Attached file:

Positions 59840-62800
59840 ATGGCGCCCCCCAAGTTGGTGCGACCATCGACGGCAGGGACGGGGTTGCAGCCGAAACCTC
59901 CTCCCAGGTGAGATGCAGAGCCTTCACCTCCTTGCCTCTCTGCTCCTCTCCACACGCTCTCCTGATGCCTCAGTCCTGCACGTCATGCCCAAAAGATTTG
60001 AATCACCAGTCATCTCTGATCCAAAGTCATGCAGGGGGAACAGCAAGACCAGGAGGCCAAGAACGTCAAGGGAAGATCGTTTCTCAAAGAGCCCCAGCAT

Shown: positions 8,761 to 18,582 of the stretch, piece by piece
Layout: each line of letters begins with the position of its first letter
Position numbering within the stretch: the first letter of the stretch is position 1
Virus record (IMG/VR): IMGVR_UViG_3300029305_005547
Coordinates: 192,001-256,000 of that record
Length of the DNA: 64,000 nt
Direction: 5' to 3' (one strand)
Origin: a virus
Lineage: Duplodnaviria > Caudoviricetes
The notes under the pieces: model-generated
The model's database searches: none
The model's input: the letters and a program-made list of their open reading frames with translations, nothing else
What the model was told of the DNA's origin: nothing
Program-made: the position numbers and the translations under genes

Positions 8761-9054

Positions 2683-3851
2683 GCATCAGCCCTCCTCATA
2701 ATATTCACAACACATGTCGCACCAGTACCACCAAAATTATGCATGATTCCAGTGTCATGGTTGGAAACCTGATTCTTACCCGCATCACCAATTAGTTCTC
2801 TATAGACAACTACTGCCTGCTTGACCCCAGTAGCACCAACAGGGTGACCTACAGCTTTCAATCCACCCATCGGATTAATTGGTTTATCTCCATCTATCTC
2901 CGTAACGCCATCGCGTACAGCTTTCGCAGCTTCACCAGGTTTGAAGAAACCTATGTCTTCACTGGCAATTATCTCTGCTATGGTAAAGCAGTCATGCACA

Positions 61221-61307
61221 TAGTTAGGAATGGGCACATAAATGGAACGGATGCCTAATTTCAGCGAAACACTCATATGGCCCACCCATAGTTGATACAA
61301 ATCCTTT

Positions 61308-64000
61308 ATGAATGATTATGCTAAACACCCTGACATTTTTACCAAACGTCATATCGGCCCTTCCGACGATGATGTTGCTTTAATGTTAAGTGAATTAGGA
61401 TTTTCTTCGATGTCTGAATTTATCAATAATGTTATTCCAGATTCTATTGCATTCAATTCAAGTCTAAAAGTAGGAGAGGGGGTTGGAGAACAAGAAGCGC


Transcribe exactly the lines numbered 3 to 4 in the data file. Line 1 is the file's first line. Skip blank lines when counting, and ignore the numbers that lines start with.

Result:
59901 CTCCCAGGTGAGATGCAGAGCCTTCACCTCCTTGCCTCTCTGCTCCTCTCCACACGCTCTCCTGATGCCTCAGTCCTGCACGTCATGCCCAAAAGATTTG
60001 AATCACCAGTCATCTCTGATCCAAAGTCATGCAGGGGGAACAGCAAGACCAGGAGGCCAAGAACGTCAAGGGAAGATCGTTTCTCAAAGAGCCCCAGCAT